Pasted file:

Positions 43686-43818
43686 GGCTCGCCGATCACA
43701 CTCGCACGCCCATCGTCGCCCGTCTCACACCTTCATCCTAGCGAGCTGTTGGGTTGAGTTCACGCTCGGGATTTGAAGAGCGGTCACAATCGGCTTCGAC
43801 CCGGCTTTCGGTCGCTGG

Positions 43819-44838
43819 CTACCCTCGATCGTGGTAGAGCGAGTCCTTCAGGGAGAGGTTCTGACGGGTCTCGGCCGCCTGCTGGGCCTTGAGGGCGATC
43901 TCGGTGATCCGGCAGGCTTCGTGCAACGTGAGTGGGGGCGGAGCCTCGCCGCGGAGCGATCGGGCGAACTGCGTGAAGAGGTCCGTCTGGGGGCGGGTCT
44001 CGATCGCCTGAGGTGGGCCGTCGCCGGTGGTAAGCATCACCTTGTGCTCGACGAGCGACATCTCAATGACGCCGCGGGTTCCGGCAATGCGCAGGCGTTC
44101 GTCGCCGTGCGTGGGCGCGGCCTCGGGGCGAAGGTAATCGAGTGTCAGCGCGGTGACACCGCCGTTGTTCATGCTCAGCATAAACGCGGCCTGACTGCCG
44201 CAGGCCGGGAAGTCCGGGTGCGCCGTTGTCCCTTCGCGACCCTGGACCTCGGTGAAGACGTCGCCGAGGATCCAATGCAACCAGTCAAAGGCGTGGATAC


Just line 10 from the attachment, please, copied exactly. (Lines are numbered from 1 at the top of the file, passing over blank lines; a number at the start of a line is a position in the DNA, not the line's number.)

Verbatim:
44201 CAGGCCGGGAAGTCCGGGTGCGCCGTTGTCCCTTCGCGACCCTGGACCTCGGTGAAGACGTCGCCGAGGATCCAATGCAACCAGTCAAAGGCGTGGATAC